Mobile phone providers prey on our heroes

Money mad mobile phone companies are making it hard for our boys fighting over in Afghanistan to cancel their contracts an investigation has found.

Soldiers can be sent to Afghanistan for up to six months. However because of heightened security they are banned from using their mobile phones while they are out there. To cut costs many of our heros try and suspend their mobile phone contracts over here.

However, according to the BBC’s investigation, researched by singer Katherine Jenkins, many mobile phone companies are reluctant to do this, while others don’t make it easy.

People posing as soldiers’ wives called a range of different mobile providers to get a response.

Orange showed some compassion telling the BBC it would allow contracts to be suspended without condition or penalty. T Mobile demanded a £3 a month retention fee, while Vodafone and 3 said they would only suspend contracts if soldiers sent in a letter from their commanding officer.

However, smaller, and dare we say more money hungry, providers including Virgin Mobile; BT Mobile; Tesco Mobile; and Talk Mobile, said there was no way they could suspend these contracts.

Since the programme aired last night almost all of these have come back claiming that there was “confusion.”

BT told us: “BT fully supports the excellent work undertaken by Army personnel. We appreciate that fixed contracts can sometimes be too inflexible for Army staff who may need to move abroad at short notice or to places like Afghanistan, where there are security restrictions. We would be happy to consider these individual cases affecting particular Army families on their merits.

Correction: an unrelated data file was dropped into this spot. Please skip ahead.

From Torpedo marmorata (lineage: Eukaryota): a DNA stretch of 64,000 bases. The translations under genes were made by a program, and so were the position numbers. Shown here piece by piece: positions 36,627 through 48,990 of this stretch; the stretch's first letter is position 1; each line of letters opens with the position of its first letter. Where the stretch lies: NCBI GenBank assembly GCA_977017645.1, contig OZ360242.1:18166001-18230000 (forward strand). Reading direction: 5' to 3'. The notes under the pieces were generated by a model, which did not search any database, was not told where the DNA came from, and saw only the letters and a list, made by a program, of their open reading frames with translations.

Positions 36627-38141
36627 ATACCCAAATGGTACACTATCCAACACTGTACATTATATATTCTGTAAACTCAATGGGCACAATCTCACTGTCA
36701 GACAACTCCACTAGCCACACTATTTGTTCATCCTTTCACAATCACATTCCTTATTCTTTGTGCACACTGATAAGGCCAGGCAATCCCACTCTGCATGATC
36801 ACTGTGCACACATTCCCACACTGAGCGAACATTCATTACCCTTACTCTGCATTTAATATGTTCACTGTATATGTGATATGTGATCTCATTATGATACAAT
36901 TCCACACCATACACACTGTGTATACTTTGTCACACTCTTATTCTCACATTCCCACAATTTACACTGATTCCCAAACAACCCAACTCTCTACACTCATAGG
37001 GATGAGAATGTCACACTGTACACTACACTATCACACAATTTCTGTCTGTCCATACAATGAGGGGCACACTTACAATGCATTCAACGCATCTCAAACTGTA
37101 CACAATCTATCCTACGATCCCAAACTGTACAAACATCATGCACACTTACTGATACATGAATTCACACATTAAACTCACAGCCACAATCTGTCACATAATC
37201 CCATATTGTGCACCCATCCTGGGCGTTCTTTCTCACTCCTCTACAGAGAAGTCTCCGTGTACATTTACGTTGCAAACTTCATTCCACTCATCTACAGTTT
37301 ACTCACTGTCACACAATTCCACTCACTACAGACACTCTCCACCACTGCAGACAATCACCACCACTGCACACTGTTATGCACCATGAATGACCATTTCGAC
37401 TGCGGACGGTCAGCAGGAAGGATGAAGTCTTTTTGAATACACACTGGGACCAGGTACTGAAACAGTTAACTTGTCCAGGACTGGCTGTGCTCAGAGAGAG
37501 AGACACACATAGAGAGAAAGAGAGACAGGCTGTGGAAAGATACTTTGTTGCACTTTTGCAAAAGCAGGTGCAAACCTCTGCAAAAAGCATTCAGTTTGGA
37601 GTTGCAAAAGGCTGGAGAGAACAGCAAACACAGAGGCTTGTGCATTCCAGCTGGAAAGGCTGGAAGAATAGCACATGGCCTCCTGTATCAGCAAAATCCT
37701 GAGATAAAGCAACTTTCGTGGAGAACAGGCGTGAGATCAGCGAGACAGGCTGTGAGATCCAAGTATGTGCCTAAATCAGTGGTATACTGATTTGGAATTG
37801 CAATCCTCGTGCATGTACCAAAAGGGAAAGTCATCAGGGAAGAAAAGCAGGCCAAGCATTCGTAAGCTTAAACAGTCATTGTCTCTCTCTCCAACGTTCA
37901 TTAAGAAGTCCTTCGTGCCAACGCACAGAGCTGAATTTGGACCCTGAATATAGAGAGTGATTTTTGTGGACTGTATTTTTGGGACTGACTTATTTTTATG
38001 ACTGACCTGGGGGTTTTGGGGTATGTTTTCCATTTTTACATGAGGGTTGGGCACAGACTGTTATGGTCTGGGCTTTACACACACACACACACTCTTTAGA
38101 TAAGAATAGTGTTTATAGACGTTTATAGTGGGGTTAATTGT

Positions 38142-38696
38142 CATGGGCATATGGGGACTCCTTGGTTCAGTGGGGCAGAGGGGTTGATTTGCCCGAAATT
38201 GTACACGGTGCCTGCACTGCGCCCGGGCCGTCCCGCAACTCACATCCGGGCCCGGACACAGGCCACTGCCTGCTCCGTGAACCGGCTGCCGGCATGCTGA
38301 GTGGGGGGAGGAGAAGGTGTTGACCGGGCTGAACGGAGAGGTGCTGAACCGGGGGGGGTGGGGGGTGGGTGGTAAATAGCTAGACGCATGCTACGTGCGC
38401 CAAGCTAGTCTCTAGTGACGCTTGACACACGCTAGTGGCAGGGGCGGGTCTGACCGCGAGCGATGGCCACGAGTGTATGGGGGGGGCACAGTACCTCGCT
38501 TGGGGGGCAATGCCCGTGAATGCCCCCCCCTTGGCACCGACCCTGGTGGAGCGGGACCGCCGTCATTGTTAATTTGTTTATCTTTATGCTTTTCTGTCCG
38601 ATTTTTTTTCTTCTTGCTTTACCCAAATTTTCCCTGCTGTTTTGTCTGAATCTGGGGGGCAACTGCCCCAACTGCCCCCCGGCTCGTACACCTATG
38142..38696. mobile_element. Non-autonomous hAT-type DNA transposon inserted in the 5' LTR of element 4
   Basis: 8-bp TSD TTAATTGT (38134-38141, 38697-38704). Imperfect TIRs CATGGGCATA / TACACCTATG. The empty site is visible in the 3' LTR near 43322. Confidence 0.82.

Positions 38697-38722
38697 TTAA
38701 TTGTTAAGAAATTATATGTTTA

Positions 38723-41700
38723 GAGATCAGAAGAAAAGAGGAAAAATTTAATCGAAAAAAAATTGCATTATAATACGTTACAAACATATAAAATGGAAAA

“This has been our approach since the issue was highlighted in the press more than a year ago, so we are sorry that a few of our advisors gave researchers the wrong information. We will be reminding our advisors of our policy in such cases.”

Virgin added: “As we have recently seen a rise in requests for help from military personnel, we are looking at formalising a policy to make this process easier for these customers that have to go abroad for service for extended periods during their contract.”

We got in contact with Vodafone to see whether they still required our boys to go to the hassle of sending a letter from their deployment officer. A representative for the company told TechEye: “We have now slightly changed our policy and we now require is proof of employment.”

A T-Mobile representative said: “I can also confirm that to further support our Armed Forces and the work they do for us all, we have reviewed the Scheme and have decided to waive the £3.00 monthly fee payable during the period of contract suspension.”

This is all well and good but should it really take a national investigation for mobile phone companies to help our heroes? We think it would be an entirely different story if it was a mobile phone provider big wig’s family member on that front line.